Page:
Tuesday, 5 March 2013

The exception or rule: what are you?

It struck me this afternoon how torn we are in life by ever conflicting advice. 
The two most conflicting? For me, by far, it's the decision of whether to be the exception, or the rule.

Let's start as we mean to go on, with an honest, and perhaps blunt, reality: everyone strives for the exception. 

Who wants to be normal, to have found a normal route into their career, to have just met their partner through no bout of fate nor bearing a love story so sweet it'd melt the coldest man's heart? No one. Sure, getting by or falling in to place is fine, in fact it's the reality for most, but then there's this distant hope, a glistening dream of how your life could be, if only you could reach it...

And this of course is fed to us through every aspect of our lives. The Olympic hero you look up to so greatly who overcame a diagnosis that he'd never walk again, and yet won gold the next year. The child who was told she'd never make it as an actress picking up her Oscar. The childhood sweethearts who drifted but met again at a train station and fell back in love. Our lives are saturated with seemingly unachievable aspirations that, miraculously become achievable. It's what keeps our spirits alive, it's what pushes us to become the best.

I guess what strikes me so much is why life has to be universal and why that naturally entails our being the rule. We spend our whole lives measuring ourselves against others, seeing how others live and then comparing ourselves against an invisible ratio. It's invisible because there really is no way of comparing one story to the next; we are all born into different histories, economics, and social backgrounds. Undeniably we all partake in the same activity, of being together on this earth, but we, ourselves, are unique.

This isn't about crushing someone's dreams, and I apologise profusely if that's what I have done; it's about being a realist. Maybe if we all became somewhat more realistic in our life expectations, we'd appreciate the promotion we got that little bit more, or celebrate that first we worked so hard to achieve in an essay. The time you realise your life is unique to you, will be the time you realise you're the exception to everybody else.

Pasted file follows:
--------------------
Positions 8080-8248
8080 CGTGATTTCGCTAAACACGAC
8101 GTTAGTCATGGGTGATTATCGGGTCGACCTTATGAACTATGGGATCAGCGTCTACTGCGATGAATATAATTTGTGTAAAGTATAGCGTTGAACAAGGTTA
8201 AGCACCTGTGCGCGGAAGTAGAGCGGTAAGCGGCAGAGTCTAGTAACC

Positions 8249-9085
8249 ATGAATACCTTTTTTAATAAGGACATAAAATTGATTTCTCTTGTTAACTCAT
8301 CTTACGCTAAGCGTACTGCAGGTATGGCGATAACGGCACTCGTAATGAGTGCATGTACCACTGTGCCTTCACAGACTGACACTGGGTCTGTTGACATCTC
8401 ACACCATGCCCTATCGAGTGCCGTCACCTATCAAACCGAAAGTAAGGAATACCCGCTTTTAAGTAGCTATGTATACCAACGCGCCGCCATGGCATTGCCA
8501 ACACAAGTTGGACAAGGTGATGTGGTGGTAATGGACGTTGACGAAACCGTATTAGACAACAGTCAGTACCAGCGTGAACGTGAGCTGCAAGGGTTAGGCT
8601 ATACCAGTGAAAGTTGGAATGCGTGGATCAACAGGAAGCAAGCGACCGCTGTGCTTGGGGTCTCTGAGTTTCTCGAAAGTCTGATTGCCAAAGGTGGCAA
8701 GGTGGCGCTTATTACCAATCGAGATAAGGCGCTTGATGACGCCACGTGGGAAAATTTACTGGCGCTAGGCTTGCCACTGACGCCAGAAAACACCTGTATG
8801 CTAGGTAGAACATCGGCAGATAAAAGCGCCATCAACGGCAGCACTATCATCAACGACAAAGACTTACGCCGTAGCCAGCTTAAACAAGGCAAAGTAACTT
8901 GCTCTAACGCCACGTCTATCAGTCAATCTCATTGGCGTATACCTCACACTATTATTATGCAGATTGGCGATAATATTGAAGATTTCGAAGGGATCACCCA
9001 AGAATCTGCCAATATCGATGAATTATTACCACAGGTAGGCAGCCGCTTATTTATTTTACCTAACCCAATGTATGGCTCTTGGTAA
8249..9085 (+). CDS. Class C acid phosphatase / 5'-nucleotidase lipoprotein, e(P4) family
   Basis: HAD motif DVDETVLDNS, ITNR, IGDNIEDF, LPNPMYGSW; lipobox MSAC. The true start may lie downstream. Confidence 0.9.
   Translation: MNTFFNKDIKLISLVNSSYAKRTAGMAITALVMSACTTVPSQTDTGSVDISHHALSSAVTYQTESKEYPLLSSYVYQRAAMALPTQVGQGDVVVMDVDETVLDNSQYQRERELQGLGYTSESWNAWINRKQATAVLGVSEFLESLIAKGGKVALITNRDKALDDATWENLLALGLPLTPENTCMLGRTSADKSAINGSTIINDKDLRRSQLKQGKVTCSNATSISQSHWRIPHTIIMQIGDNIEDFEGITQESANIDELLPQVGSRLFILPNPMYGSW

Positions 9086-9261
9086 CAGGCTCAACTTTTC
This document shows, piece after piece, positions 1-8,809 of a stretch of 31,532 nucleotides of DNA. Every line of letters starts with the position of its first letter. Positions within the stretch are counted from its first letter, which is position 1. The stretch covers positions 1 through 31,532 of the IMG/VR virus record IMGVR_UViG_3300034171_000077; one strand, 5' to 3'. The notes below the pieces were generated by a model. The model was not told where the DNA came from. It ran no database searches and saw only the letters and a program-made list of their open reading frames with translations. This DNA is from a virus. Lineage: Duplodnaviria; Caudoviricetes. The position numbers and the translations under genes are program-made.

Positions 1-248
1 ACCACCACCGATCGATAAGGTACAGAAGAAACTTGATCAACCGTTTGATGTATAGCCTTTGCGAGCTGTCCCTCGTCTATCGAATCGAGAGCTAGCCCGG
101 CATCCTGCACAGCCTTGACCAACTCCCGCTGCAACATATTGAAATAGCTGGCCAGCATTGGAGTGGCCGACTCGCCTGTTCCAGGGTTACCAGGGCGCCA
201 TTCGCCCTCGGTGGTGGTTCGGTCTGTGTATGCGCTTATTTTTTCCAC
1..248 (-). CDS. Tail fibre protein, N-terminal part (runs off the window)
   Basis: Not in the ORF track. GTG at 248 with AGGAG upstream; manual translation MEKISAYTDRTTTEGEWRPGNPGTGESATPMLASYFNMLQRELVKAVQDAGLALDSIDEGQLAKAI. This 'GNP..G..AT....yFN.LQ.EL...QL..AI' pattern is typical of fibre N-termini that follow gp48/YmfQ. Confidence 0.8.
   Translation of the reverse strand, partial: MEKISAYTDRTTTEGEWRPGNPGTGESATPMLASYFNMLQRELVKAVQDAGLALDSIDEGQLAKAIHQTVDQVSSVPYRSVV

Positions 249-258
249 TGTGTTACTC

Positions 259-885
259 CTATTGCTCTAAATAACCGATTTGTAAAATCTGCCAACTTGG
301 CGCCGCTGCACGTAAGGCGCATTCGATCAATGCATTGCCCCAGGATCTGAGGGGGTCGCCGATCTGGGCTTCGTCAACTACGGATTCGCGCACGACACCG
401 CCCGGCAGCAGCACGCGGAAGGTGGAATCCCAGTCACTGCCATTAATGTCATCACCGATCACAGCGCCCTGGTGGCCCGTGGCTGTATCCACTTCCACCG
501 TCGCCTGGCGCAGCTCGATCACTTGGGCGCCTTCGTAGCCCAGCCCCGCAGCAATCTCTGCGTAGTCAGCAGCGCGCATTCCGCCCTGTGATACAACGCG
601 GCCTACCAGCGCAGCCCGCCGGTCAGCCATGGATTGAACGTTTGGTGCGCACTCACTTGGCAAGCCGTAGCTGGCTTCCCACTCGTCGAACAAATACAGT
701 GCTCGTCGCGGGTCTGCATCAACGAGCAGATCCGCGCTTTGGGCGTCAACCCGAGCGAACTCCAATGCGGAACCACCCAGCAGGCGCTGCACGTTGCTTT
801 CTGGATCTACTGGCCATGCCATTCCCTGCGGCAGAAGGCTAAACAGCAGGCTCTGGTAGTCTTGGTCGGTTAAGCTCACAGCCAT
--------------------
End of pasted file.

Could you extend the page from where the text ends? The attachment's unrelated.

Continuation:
1. Disagree.

    Clearly, you've never played the part of the typical "loser" in school.

    I (and I'm sure others) strived for nothing but normalcy, to be accepted as normal instead of singled out for criticism. I have a problem with your opening statement - I think people strive to be as "normal" as they can be, and it takes a very particular person to actually want to be set aside from that idea of normalcy.

    1. Primarily I'll state I think the term 'loser' is somewhat derogatory, however for the purpose of remaining in tact with your comment I will make use of it. So I think the media completely goes against this strive for normalcy that you speak of - hence far fetched love stories like The Notebook or aspirational careers and lifestyles of people like James Bond.

      Secondly, in me saying that people strive for the exception I wasn't specifically saying people strive for their WHOLE live to be unique and the exception - it's about an aspect of it. It's about wanting that exceptional career goal, that personal gain, the love story. So for 'losers', perhaps being the exception for them is striving to overcome their difficulties. Maybe that's an exception.

      Interesting counter thought, though. :)